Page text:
26/05/22 14:00-14:30 (BST)
In our May 2022 edition of Impact In Action, we look forward to being joined by Melissa Jogie, Institutional Research Culture Lead at University of Roehampton!
‘Sugarless Green’ is an educational study which aims to support health and wellbeing in young children by reinforcing correct oral hygiene techniques, and by educating pupils on healthier food choices, as alternatives to sugar. This presentation shares three successful funding schemes based on using the fundamental principles of this intervention. Each year, about 60,000 school days are missed because children need to have tooth extractions (Public Health England, 2019). In London boroughs alone, the NHS spends approximately £7M for acute dental care for children, including these emergency extractions (British Dental Association, 2019). This has led to the British Dental Association (BDA) declaring the prevalence of tooth decay in young children as a crisis and calling for more political action geared to prevention (BDA, 2019). Tooth decay is not an isolated physical health issue; it also affects mental wellbeing. In the UK, 12% of children have nightmares about their teeth and 18% are stressed about the general appearance of their teeth and smiles (Oral Health Foundation 2020). Covid-19 has exacerbated these issues due to heightened restrictions, causing a back log of dental appointments and increased anxieties for families visiting dentists (Westgarth, 2020).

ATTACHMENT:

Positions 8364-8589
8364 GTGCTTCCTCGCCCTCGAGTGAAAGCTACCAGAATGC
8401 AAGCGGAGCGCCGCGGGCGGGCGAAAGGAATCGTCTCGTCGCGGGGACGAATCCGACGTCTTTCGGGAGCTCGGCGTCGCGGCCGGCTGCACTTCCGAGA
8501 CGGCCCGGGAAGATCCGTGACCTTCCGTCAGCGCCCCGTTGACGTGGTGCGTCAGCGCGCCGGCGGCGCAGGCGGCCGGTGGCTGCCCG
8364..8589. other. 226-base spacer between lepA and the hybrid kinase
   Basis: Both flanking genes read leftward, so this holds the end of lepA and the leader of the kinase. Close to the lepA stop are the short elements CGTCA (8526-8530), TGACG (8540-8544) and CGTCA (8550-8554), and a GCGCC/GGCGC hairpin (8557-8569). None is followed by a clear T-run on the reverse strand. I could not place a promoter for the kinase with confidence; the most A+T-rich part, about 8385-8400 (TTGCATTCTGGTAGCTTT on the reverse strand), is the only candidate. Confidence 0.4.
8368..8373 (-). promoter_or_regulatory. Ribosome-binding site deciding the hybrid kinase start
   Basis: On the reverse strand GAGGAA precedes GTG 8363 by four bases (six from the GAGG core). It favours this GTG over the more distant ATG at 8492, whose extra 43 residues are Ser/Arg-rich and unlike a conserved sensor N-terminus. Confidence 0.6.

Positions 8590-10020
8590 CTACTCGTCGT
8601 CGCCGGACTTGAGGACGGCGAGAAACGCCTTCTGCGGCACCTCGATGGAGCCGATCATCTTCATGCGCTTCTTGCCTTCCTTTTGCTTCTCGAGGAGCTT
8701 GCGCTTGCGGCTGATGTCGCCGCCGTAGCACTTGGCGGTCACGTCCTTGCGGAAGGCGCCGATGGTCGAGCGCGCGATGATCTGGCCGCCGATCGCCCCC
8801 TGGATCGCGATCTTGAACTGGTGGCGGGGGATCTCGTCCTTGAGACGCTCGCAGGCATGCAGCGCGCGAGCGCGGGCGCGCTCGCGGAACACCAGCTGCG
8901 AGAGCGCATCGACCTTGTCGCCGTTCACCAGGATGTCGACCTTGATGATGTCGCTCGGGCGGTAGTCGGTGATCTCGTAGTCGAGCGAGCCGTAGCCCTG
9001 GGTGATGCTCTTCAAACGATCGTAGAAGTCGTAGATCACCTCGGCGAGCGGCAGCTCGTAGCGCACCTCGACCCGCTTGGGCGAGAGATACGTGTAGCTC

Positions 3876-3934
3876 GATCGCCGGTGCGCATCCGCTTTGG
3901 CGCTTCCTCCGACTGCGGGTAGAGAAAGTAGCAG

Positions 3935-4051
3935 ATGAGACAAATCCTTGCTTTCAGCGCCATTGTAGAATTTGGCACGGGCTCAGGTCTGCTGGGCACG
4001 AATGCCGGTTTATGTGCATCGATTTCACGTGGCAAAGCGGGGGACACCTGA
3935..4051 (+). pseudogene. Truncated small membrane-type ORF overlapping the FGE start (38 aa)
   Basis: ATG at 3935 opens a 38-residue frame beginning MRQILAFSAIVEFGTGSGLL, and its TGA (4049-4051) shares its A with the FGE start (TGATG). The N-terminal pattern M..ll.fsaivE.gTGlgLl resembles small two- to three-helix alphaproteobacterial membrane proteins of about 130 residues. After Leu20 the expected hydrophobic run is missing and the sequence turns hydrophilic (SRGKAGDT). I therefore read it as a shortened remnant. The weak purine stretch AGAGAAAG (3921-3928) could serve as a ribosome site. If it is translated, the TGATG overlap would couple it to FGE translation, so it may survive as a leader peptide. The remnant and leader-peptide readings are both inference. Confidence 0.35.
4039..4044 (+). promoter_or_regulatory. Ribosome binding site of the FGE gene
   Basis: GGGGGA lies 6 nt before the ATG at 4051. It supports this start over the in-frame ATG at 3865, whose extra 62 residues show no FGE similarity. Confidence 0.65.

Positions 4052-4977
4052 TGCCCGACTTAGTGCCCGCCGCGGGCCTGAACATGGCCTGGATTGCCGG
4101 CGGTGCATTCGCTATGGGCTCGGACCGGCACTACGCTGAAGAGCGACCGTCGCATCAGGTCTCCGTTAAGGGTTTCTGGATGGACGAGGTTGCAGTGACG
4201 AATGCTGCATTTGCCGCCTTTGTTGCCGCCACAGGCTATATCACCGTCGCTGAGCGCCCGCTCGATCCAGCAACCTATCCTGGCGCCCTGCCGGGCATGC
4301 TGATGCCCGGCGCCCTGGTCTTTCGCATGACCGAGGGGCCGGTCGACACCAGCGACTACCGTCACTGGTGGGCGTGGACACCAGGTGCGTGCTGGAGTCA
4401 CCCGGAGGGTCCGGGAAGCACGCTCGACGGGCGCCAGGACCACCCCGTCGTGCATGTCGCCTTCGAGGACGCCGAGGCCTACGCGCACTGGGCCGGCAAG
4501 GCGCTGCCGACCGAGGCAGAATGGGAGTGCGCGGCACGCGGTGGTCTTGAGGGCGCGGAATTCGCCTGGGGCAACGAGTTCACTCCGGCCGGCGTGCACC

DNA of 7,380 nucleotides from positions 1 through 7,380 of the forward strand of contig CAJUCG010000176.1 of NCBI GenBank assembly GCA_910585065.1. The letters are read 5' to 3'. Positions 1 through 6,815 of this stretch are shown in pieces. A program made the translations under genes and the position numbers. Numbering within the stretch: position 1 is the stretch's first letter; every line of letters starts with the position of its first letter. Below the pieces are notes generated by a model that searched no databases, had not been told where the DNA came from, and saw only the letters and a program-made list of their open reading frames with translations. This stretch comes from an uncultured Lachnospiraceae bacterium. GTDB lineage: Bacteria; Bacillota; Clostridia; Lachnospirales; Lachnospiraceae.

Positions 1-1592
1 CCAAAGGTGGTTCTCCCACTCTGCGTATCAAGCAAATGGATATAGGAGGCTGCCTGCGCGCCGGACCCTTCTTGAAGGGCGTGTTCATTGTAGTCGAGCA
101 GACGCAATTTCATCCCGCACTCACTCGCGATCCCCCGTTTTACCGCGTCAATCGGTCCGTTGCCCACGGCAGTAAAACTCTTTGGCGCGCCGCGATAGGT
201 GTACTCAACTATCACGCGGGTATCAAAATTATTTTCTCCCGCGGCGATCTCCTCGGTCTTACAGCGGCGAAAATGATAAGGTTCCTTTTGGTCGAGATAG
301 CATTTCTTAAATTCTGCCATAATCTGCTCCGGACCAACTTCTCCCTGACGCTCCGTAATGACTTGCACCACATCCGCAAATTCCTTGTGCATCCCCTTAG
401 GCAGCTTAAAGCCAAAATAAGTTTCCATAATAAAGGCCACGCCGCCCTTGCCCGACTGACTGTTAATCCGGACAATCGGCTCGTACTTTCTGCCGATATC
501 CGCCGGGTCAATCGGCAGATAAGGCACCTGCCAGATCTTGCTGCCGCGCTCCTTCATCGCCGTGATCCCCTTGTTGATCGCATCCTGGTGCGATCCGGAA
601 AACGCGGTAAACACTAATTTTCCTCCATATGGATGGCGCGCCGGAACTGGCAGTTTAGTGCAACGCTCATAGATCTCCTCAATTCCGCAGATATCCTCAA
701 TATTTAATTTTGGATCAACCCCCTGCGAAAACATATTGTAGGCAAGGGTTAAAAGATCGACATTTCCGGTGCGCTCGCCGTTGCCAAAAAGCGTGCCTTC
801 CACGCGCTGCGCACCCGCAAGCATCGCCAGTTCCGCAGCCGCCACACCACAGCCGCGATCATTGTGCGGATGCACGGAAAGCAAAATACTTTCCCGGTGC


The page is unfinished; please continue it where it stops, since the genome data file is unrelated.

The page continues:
|14:00-14:25||Impact in Action – University of Roehampton
Sugarless Green: Teaching children about oral case using gardening resources
|Melissa Jogie, University of Roehampton|